The health sector in Australia faces major challenges including an ageing population, spiralling health care costs, continuing poor Aboriginal health and emerging threats to public health. At the same time, the environment for policy making is becoming increasingly complex. In this context, strong policy capacity - most commonly understood as the capacity of government to make 'intelligent choices' between policy options - is essential if governments and societies are to address the continuing and emerging problems effectively.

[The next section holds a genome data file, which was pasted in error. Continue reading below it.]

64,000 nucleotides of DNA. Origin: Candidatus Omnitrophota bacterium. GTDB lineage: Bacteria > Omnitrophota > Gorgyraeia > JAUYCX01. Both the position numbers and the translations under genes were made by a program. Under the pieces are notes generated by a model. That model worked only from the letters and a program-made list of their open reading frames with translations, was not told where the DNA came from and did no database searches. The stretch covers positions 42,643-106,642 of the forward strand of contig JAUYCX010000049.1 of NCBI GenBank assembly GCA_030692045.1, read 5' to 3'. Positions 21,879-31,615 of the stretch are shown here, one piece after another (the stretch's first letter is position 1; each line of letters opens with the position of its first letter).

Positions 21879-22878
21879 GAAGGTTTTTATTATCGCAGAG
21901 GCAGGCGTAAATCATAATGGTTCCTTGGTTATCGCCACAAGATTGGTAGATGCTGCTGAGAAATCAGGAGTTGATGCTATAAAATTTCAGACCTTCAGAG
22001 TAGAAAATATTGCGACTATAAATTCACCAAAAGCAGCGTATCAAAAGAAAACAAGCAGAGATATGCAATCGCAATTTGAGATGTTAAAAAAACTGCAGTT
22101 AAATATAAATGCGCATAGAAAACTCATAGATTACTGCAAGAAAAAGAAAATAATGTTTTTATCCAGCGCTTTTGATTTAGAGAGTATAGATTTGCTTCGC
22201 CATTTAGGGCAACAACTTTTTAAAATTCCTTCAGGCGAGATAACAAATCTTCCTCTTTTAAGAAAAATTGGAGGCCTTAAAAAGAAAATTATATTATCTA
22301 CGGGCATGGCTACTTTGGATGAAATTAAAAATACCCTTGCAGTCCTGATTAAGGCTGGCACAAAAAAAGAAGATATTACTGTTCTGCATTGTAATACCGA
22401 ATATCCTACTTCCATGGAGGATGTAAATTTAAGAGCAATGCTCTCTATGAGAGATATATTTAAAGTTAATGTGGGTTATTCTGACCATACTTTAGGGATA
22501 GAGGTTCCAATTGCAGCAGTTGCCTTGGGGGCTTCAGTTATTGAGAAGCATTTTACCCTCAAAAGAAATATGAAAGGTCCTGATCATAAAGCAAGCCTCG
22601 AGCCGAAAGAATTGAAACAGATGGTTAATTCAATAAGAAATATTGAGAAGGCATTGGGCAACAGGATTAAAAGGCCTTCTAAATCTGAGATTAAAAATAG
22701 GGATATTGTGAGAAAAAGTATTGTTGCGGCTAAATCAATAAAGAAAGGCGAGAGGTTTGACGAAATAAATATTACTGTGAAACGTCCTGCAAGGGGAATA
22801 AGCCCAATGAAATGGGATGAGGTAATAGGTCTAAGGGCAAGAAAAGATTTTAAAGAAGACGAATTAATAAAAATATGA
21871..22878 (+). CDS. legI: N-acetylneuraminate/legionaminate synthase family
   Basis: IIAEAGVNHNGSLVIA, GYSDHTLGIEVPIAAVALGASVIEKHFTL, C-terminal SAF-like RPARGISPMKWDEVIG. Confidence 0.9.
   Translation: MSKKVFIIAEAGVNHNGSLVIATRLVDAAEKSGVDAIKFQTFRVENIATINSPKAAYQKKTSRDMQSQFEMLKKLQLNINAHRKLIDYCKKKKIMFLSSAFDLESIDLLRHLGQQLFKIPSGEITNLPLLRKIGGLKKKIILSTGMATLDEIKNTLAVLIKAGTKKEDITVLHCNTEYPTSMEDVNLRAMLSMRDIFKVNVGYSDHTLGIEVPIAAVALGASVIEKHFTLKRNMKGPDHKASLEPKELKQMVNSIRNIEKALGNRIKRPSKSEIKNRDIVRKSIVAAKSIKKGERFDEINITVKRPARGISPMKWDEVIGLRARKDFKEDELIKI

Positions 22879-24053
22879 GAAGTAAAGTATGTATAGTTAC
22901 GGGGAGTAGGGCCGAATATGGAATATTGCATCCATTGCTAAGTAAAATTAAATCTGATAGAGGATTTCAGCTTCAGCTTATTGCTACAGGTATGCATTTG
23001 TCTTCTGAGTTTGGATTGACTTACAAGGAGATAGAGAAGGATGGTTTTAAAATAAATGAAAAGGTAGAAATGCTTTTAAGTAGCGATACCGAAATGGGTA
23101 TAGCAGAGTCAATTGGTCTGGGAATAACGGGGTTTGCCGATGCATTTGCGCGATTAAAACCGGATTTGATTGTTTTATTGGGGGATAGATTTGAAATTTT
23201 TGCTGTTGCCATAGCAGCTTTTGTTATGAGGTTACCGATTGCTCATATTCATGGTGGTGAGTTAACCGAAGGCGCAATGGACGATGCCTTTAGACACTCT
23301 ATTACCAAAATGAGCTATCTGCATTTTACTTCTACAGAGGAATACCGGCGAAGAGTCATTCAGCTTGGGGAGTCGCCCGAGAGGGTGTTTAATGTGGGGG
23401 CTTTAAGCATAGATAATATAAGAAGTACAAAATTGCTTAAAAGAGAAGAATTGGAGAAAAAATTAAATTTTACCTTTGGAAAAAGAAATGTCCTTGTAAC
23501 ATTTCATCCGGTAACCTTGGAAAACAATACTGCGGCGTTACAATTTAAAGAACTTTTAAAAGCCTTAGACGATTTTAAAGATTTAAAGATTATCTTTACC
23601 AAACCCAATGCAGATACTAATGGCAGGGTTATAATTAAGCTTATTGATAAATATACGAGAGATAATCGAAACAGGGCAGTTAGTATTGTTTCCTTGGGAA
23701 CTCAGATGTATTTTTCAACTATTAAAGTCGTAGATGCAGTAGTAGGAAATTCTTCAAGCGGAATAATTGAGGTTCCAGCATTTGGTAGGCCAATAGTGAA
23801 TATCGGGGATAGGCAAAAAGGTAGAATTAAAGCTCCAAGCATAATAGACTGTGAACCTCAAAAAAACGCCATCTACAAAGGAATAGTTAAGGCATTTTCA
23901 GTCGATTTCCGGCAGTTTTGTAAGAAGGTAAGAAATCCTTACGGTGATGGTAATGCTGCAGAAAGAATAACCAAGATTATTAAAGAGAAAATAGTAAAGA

This paper explores the question: What are the factors that contribute to policy capacity in the health sector? In the absence of health sector-specific research on this topic, a review of Australian and international public sector policy capacity research was undertaken. Studies from the United Kingdom, Canada, New Zealand and Australia were analysed to identify common themes in the research findings. This paper discusses these policy capacity studies in relation to context, models and methods for policy capacity research, elements of policy capacity and recommendations for building capacity.